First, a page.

Economic Struggles

The early 1980s were a time of struggle for heavy metal bands. Many of the most popular hard rock and metal bands of the 1970s, such as Led Zeppelin, Black Sabbath, and Kiss, had either broken up or were in decline. At the same time, a new generation of punk rock bands, led by the Ramones and the Sex Pistols, was disparaging metal as music for “dinosaurs.” Metal continued to be popular with fans, but it was struggling to find its place in the larger cultural landscape.

In 1982, one band would release an album that would change metal forever: Metallica’s “Kill ‘Em All.” Although not commercially successful at first, “Kill ‘Em All” was a critical success, and its mix of speed, aggression, and technical proficiency would set the standard for thrash metal. The album’s success proved that there was still an audience forMetal Music forceful guitars and pounding drums.

Throughout the 1980s, Thrash Metal bands like Metallica, Megadeth, Slayer, and Anthrax would redefine what heavy metal could be. They took cues from punk rock’s DIY ethic, creating a sound that was fast, aggressive, and above all else — extreme. By the end of the decade, these bands had found commercial success without compromising their sound or their vision. They had carved out a place for heavy metal in the 1980s — and beyond.


In the 1980s, American heavy metal music found itself under fire from the Parents Music Resource Center (PMRC), a conservative group that pushed for the labeling of music containing explicit content. The PMRC saw heavy metal as a danger to society, particularly to young people, and they lobbied hard to have the music censored.

The PMRC’s efforts resulted in the creation of the now-infamous “ Parental Advisory: Explicit Content ” label, which can be found on many albums to this day. While the PMRC’s campaign against heavy metal was ultimately unsuccessful, it did force the industry to take notice of the genre and its growing popularity.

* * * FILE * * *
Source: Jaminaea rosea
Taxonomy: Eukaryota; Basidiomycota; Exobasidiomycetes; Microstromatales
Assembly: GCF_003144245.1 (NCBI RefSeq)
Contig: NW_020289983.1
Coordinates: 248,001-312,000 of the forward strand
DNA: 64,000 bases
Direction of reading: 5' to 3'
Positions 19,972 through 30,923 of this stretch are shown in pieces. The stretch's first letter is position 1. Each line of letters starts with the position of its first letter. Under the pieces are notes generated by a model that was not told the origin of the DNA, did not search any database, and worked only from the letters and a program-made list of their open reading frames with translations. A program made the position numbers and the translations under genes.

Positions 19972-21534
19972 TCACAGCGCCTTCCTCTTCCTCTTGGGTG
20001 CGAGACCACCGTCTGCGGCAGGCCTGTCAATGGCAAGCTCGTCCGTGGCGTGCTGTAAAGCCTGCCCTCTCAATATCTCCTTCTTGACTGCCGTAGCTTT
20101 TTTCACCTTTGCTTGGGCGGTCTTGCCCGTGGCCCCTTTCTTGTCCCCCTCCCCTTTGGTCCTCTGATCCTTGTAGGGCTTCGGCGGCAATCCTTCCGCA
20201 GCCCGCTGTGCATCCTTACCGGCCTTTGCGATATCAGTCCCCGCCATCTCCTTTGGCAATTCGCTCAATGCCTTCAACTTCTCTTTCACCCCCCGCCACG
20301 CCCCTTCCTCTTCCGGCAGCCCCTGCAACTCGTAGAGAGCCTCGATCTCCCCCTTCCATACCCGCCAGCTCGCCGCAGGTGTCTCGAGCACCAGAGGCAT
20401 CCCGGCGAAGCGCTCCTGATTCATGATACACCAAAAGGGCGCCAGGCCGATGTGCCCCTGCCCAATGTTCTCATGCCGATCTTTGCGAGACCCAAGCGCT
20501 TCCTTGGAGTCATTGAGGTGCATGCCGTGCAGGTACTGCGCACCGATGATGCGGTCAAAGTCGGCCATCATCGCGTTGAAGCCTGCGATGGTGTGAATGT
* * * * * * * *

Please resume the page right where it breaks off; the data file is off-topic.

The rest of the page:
Today, heavy metal is more popular than ever, and its musicians are some of the most respected in the world. But it wasn’t always this way—in the 1980s, heavy metal was fighting for its place in the music industry.

The MTV Generation

In the 1980s, television played a pivotal role in the success of heavy metal music. The advent of MTV gave artists like Metallica, Guns N’ Roses, and Def Leppard a platform to showcase their music to a wide audience. Heavy metal music was no longer confined to underground clubs and small venues; it was now being seen and heard by millions of people.

However, not everyone was a fan of this new era of heavy metal. Critics claimed that the music was too loud, too aggressive, and too sexualized. They also argued that MTV was exposing children to this type of music without their parents’ permission or knowledge.

Heavy metal bands responded to these criticisms by fighting for their place in the 1980s music scene. They argued that their music was a form of expression and artistry that deserved to be heard and seen by as many people as possible. They also found ways to work around MTV’s censors by using creative visuals and lyrics that conveyed their message without resorting to profanity or violence.

In the end, heavy metal prevailed and cemented its place as one of the most popular genres of music in the world. Thanks to MTV, heavy metal reached a whole new level of popularity in the 1980s, and it has continued to thrive in the decades since then.

The Triumph of Heavy Metal